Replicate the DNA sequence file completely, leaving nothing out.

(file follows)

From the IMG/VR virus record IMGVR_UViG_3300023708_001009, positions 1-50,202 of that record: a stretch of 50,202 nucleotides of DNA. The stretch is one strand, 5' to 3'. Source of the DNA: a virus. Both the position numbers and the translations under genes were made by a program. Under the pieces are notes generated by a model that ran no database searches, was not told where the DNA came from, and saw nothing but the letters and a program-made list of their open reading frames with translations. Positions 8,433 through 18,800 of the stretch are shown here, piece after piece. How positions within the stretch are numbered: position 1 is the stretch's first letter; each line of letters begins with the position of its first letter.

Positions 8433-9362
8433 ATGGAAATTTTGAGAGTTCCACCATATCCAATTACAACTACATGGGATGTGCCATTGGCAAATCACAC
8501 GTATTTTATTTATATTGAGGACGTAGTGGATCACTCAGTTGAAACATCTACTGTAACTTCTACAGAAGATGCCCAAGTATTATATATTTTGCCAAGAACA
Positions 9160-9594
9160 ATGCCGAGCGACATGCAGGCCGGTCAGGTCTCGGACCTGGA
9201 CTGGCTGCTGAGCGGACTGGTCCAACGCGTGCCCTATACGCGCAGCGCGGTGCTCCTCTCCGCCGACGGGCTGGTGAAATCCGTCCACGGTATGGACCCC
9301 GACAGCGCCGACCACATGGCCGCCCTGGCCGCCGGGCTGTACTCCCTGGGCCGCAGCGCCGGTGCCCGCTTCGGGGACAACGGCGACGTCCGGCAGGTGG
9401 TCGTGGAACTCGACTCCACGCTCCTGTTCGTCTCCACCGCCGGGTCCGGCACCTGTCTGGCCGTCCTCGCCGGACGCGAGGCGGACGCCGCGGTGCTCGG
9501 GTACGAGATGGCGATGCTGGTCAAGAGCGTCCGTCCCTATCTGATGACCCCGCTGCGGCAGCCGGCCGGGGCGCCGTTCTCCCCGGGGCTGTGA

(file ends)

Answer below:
From the IMG/VR virus record IMGVR_UViG_3300023708_001009, positions 1-50,202 of that record: a stretch of 50,202 nucleotides of DNA. The stretch is one strand, 5' to 3'. Source of the DNA: a virus. Both the position numbers and the translations under genes were made by a program. Under the pieces are notes generated by a model that ran no database searches, was not told where the DNA came from, and saw nothing but the letters and a program-made list of their open reading frames with translations. Positions 8,433 through 18,800 of the stretch are shown here, piece after piece. How positions within the stretch are numbered: position 1 is the stretch's first letter; each line of letters begins with the position of its first letter.

Positions 8433-9362
8433 ATGGAAATTTTGAGAGTTCCACCATATCCAATTACAACTACATGGGATGTGCCATTGGCAAATCACAC
8501 GTATTTTATTTATATTGAGGACGTAGTGGATCACTCAGTTGAAACATCTACTGTAACTTCTACAGAAGATGCCCAAGTATTATATATTTTGCCAAGAACA
Positions 9160-9594
9160 ATGCCGAGCGACATGCAGGCCGGTCAGGTCTCGGACCTGGA
9201 CTGGCTGCTGAGCGGACTGGTCCAACGCGTGCCCTATACGCGCAGCGCGGTGCTCCTCTCCGCCGACGGGCTGGTGAAATCCGTCCACGGTATGGACCCC
9301 GACAGCGCCGACCACATGGCCGCCCTGGCCGCCGGGCTGTACTCCCTGGGCCGCAGCGCCGGTGCCCGCTTCGGGGACAACGGCGACGTCCGGCAGGTGG
9401 TCGTGGAACTCGACTCCACGCTCCTGTTCGTCTCCACCGCCGGGTCCGGCACCTGTCTGGCCGTCCTCGCCGGACGCGAGGCGGACGCCGCGGTGCTCGG
9501 GTACGAGATGGCGATGCTGGTCAAGAGCGTCCGTCCCTATCTGATGACCCCGCTGCGGCAGCCGGCCGGGGCGCCGTTCTCCCCGGGGCTGTGA